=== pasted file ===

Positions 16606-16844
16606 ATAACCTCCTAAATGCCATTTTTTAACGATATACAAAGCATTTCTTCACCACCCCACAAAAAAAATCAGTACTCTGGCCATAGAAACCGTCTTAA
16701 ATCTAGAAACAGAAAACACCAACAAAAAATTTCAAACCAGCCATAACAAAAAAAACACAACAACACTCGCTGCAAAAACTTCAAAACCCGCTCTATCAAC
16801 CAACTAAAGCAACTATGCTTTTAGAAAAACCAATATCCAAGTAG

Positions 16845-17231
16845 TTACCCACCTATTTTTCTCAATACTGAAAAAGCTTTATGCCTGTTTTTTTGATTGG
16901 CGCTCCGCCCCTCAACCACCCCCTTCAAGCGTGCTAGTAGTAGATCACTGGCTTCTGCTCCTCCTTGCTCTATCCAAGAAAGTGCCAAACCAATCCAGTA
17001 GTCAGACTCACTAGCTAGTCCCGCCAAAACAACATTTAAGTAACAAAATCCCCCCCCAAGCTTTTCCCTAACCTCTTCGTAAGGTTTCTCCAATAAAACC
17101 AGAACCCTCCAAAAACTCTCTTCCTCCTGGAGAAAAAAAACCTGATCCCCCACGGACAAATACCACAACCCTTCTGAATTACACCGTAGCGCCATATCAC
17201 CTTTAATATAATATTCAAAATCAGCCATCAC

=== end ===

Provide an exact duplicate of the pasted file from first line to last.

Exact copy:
Positions 16606-16844
16606 ATAACCTCCTAAATGCCATTTTTTAACGATATACAAAGCATTTCTTCACCACCCCACAAAAAAAATCAGTACTCTGGCCATAGAAACCGTCTTAA
16701 ATCTAGAAACAGAAAACACCAACAAAAAATTTCAAACCAGCCATAACAAAAAAAACACAACAACACTCGCTGCAAAAACTTCAAAACCCGCTCTATCAAC
16801 CAACTAAAGCAACTATGCTTTTAGAAAAACCAATATCCAAGTAG

Positions 16845-17231
16845 TTACCCACCTATTTTTCTCAATACTGAAAAAGCTTTATGCCTGTTTTTTTGATTGG
16901 CGCTCCGCCCCTCAACCACCCCCTTCAAGCGTGCTAGTAGTAGATCACTGGCTTCTGCTCCTCCTTGCTCTATCCAAGAAAGTGCCAAACCAATCCAGTA
17001 GTCAGACTCACTAGCTAGTCCCGCCAAAACAACATTTAAGTAACAAAATCCCCCCCCAAGCTTTTCCCTAACCTCTTCGTAAGGTTTCTCCAATAAAACC
17101 AGAACCCTCCAAAAACTCTCTTCCTCCTGGAGAAAAAAAACCTGATCCCCCACGGACAAATACCACAACCCTTCTGAATTACACCGTAGCGCCATATCAC
17201 CTTTAATATAATATTCAAAATCAGCCATCAC